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Mode Identification and Recovery

               <strong>Here is an authentic example which shows how MIR works.</strong>
                During the DS1 mission the spacecraft sends data, like photographs of the asteroid, via 
                its communication system, to the Deep Space Network (DSN).  The communication system 
                consists of many devices, which MIR calls components, which have specific functions and 
                work together to send the signal. A failure in any of these components could prevent 
                earth from receiving any signals.  It is very important that any failures are detected 
                and corrected; otherwise all information gathered during the mission could be lost.
              <h2>Gathering Sensor Data</h2>
                The first step in monitoring the health of a spacecraft is to gather information 
                regarding how the components and systems on the spacecraft are behaving.  Sensors are 
                placed throughout the spacecraft and constantly feed MIR such data.   There are sensors 
                which detect whether current is flowing through a circuit, whether valves are open or 
                closed, whether switches are on or off, etc.   Part of the challenge of spacecraft 
                engineering is to determine how many sensors are necessary and where they should be 
                located.  Sensors add mass to the spacecraft and use energy, so the fewer the better; 
                however, if there are too few, there will not be enough information to accurately 
                determine the status of the spacecraft.
              <img src="/m/project/remote-agent/images/telecom2.png" alt="Telecom Graphic" height="230" width="490">
                The diagram above shows the components of the telecommunication system. The signal flows 
                through the Small Deep Space Transponder (SDST) and is amplified by one of the power 
                conversion units (PCU A or PCU B.) After passing through the driver and diplexer, it is 
                directed by the waveguide switches (WTS 1, and WTS 2) to either the high gain antennae 
                (HGA) or one of the low gain antennae's (LGA +z or LGA +x.) There are sensors which 
                describe the level of current coming from the SDST, PCU A, and PCU B and which describe 
                if the WTS's are in position a or b.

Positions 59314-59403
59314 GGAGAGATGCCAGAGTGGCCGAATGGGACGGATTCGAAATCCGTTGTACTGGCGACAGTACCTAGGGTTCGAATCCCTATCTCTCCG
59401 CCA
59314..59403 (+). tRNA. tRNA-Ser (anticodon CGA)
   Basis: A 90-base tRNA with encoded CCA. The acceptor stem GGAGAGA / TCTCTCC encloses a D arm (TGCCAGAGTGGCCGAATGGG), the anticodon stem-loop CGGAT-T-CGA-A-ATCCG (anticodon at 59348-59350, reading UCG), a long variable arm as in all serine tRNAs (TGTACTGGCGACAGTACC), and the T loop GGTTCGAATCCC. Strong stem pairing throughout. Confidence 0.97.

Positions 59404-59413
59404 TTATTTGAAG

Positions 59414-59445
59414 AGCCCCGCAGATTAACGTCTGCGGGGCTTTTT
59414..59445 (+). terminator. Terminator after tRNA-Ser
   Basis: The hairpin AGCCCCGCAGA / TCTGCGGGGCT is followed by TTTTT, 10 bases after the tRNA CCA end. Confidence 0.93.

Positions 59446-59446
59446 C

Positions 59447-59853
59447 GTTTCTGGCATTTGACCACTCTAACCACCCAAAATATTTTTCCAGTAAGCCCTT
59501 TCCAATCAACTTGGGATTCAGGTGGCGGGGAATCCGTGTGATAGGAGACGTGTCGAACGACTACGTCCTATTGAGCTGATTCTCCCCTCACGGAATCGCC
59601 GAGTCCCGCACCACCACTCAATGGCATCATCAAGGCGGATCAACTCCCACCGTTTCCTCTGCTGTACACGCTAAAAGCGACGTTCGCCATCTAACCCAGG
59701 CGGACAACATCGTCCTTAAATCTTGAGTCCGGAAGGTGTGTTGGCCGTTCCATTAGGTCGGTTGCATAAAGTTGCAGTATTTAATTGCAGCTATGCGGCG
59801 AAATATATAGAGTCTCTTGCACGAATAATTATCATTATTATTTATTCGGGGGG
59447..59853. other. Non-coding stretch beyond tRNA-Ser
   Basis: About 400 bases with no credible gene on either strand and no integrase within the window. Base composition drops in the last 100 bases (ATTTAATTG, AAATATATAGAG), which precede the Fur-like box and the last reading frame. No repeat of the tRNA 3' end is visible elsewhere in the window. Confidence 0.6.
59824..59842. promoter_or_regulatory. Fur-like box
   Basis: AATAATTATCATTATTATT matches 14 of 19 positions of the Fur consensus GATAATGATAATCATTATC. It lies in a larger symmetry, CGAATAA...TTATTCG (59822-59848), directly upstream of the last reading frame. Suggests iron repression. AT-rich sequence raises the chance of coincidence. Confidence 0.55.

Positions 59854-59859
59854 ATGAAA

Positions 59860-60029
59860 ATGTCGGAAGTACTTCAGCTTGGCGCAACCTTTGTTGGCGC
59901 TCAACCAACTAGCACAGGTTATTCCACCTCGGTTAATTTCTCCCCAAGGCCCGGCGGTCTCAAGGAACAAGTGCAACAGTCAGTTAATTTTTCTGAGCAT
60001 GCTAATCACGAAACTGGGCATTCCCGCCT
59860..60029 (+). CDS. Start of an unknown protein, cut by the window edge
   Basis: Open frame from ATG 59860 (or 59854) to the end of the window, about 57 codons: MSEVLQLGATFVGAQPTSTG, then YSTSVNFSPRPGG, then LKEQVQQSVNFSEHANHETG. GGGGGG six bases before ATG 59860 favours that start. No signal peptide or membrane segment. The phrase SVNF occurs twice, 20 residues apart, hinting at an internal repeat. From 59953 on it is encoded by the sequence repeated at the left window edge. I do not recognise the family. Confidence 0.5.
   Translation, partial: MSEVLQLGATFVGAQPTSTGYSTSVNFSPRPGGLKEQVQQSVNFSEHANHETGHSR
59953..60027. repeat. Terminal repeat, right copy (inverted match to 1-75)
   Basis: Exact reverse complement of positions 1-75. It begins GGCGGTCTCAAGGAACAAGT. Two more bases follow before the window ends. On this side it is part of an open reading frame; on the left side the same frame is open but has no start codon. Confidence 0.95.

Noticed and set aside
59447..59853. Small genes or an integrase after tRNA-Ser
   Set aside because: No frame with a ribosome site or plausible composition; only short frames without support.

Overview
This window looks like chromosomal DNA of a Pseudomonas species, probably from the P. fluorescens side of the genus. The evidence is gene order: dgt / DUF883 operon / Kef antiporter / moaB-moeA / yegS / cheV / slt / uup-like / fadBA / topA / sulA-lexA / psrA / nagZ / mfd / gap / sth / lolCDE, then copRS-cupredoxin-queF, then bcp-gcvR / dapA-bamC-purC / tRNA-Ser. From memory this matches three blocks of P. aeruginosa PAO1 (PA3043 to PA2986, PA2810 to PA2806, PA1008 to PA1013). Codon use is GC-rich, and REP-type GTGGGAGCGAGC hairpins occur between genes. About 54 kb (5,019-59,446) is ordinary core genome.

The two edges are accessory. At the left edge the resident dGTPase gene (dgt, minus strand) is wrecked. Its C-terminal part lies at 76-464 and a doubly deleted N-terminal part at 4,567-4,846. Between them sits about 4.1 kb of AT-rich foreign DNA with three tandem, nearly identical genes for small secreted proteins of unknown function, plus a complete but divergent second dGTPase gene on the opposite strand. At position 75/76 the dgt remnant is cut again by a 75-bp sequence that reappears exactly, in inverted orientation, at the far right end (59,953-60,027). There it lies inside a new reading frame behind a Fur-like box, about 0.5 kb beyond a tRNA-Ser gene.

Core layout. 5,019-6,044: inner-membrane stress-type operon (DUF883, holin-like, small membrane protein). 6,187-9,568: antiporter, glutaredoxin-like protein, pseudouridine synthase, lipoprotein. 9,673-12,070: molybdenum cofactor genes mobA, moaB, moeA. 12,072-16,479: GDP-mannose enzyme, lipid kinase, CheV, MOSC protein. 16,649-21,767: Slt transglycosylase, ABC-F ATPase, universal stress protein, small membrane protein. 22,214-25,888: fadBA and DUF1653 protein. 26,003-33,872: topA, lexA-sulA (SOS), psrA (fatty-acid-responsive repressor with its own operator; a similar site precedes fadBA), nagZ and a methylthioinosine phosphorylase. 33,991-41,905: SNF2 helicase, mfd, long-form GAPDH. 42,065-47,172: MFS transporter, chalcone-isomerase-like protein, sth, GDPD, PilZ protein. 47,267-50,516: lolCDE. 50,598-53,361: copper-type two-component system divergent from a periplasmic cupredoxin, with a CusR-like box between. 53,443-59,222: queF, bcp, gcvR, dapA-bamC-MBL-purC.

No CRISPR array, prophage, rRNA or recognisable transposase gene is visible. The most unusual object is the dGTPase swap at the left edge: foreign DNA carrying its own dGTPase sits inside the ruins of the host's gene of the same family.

<h2>Using Models to Detect Failures</h2>
                In order to detect failures, it is important for MIR to know what the spacecraft's 
                systems should look like at any point in time.  The way MIR accomplishes this is through 
                the use of "models."  A model is a description of the components that make up a system on 
                the spacecraft, and the expected behavior or "modes" of those components.  The model 
                includes many different combinations of the expected behaviors of the components given 
                various situations.  For example, if  a radio signal is being sent through Power 
                Conversion Unit A (PCU A),  the model would show PCU A drawing power in order to 
                amplify the signal.
                MIR knows what should be happening on the spacecraft by eavesdropping on the Smart 
                Executive (EXEC) when it commands different parts of the spacecraft to carry out various 
                actions.  For example, DS1 has several antennas through which it transmits information.  
                If the spacecraft has been commanded to switch to  the +z axis low-gain antenna, and to 
                send the signal by way of Power Conversion unit A (PCU A), MIR hears that information.  
                Based on its model, MIR knows the "mode" that each component should be in and therefore, 
                what the sensors should read.  In this example the sensors should read that PCU A is 
                drawing power and the waveguide switches are both in the a position. The diagram below 
                illustrates the model given this information.